Race Conditions

One commit at a time

Notes About Decorators

Decorators are one language feature in Python that I frequently use as a consumer of libraries and frameworks such as Flask but rarely implement myself. It’s time to revisit this feature! Thank you very much to Mark Lutz’s discussion in the 5th Edition of Learning Python. All mistakes are my own and feedback and comments are always appreciated.

Decorators are a way to augment Python functions and classes. They do this by providing a syntax that allows us to associate code that should be run before/after a call to a function or a class. Let’s take a look at an example. Suppose we want to print ‘hello world’ before every call to then function hello. Functions are first class objects in Python, which means that you can pass them in as arguments to other functions. Let’s take advantage of this feature to develop a helper function to achieve our goal.

def helperfunc(dec_func):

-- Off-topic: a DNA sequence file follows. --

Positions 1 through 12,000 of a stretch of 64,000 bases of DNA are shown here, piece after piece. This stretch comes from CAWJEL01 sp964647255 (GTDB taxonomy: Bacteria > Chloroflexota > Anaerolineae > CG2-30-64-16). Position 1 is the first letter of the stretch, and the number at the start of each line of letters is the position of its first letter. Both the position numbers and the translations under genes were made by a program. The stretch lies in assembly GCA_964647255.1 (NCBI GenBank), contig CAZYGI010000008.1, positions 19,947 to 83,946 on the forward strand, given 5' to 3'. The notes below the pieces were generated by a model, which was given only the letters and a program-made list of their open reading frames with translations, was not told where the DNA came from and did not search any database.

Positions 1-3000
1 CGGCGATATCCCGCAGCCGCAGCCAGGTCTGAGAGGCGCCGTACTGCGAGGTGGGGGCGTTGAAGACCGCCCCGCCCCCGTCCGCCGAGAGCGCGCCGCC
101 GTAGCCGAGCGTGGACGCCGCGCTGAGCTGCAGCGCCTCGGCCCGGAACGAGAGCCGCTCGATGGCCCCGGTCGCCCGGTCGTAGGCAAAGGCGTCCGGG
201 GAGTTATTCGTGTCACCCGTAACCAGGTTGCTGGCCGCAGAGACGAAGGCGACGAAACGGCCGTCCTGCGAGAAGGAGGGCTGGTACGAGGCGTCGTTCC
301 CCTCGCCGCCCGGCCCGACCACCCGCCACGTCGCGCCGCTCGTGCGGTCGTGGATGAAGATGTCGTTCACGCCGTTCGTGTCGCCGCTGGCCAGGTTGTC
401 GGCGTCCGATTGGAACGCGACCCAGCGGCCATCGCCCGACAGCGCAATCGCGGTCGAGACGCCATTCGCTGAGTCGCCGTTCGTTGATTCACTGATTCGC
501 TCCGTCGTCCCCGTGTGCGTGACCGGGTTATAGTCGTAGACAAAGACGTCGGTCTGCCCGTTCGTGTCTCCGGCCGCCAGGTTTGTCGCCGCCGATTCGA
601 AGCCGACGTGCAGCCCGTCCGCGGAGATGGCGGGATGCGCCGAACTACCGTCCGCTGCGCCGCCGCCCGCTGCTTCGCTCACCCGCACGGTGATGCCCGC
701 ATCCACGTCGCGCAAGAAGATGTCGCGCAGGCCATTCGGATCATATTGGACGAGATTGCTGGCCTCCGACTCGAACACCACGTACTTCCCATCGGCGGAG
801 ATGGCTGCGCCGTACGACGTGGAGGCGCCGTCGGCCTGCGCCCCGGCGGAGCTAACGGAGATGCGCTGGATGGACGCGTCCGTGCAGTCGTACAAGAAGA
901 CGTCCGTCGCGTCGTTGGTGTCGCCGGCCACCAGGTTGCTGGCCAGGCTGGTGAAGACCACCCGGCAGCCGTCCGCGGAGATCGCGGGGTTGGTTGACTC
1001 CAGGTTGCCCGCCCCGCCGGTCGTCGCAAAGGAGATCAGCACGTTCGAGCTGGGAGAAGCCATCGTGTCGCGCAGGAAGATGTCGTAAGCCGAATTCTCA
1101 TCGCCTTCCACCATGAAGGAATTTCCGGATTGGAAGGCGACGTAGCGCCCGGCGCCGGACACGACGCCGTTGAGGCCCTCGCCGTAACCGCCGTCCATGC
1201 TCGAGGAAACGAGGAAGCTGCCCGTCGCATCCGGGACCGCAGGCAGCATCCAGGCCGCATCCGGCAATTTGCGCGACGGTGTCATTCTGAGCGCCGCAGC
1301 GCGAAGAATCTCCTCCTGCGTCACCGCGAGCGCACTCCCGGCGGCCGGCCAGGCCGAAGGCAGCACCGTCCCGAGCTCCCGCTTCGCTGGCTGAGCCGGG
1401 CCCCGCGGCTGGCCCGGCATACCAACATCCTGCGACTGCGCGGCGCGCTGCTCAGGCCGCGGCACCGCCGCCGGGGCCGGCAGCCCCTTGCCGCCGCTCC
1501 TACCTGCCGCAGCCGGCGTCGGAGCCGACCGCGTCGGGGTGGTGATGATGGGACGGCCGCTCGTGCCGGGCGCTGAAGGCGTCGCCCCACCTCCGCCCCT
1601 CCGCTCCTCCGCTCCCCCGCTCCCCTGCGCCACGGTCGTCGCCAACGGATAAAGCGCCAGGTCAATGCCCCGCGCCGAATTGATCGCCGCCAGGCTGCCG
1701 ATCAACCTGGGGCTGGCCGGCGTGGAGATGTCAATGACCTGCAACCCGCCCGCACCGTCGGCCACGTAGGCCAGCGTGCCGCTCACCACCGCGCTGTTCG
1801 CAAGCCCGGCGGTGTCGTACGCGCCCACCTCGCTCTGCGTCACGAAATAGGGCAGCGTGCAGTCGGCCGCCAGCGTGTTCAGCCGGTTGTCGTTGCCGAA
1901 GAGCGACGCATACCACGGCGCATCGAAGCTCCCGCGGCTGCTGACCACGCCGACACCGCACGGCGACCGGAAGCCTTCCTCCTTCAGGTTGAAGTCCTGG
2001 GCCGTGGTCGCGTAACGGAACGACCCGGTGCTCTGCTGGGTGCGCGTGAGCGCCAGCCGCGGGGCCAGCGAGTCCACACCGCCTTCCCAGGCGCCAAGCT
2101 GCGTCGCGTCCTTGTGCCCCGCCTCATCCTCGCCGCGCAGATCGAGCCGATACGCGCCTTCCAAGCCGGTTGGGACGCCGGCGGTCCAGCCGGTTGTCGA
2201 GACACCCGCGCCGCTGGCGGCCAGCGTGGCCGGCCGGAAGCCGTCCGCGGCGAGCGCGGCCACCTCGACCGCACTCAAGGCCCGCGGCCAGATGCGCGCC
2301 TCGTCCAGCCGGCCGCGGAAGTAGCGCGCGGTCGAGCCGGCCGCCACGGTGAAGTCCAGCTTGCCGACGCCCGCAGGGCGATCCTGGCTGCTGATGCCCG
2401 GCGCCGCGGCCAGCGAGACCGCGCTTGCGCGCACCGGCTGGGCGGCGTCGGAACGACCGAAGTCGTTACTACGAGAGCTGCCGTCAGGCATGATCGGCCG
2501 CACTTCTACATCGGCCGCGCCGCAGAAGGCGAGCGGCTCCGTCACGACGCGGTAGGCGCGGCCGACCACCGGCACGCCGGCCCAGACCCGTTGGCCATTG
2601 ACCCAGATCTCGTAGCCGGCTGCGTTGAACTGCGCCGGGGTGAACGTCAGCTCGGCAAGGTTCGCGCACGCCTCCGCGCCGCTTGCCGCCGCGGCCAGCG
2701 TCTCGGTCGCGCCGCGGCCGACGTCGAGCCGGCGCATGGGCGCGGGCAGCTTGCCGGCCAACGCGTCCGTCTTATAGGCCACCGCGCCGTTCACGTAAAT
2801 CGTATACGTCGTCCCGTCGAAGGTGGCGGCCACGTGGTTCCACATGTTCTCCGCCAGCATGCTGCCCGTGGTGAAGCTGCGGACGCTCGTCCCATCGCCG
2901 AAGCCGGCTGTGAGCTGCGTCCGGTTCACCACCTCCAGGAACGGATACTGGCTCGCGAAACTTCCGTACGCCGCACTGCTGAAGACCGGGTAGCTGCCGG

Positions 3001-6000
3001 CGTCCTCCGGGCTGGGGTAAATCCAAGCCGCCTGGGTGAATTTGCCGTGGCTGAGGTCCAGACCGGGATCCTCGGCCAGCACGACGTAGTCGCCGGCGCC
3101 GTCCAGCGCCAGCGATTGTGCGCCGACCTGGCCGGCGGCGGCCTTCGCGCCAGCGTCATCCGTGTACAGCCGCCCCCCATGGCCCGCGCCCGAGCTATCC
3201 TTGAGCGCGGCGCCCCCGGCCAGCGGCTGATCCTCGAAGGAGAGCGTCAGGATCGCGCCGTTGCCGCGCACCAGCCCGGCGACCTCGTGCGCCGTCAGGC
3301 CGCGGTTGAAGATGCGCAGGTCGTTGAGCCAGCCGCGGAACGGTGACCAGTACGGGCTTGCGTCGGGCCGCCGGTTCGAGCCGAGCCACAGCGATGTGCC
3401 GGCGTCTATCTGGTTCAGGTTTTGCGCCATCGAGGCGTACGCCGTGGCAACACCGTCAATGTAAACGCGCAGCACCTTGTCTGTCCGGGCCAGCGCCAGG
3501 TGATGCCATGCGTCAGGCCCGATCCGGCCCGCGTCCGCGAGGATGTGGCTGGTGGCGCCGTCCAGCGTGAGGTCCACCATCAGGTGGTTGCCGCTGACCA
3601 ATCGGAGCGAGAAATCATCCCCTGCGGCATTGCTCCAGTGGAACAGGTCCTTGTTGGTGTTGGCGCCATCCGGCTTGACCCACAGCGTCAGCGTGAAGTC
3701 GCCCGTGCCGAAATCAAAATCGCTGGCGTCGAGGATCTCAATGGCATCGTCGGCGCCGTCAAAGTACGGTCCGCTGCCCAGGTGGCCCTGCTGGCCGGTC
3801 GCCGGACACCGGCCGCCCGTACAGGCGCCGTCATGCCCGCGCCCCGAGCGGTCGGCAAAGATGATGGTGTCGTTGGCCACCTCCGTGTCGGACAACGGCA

Accepts the function to be decorated `dec_func`
    and returns a wrapper function
    def wrapper(*args):
        print('hello world')
    return wrapper

The function we want to wrap is below:

def hello():
    print('Hello, how are you?')

It simply prints some characters :). Now, if we want to augment the function hello, we can pass it into the helper function helper_func. As you can see from the code above, helper_func returns another function - wrapper that will call the function we pass into helper_func as an argument and will also print ‘hello world’.

decorated_func = helperfunc(hello)

We now have a new function! decorated_func will call our function hello, but will also print out the extra hello world!

This is all well and great, but suppose we have some downstream client libraries that are expecting a function called hello. Because of the way namebinding works in Python, we can simply bind the new decorated function decorated_func to the variable hello.

hello = helperfunc(hello)

This is the result when we call hello:

>>> hello()
hello world
Hello, how are you?

This is cool! But writing

hello = helperfunc(hello)

around all of the functions we wish to decorate would be tedious. To help us avoid this tedium, we have the decorator syntax. We simply decorate the function hello like this

def hello():
    print('Hello, how are you?')

And voila - we’ve just written our first decorator!

We should also note that this would work also in the case where the decorated function accepts arguments.

def hello_name(name):
    print('Hello, ', name)
>>> hello_name('Charlene')
hello world
Hello, how are you  Charlene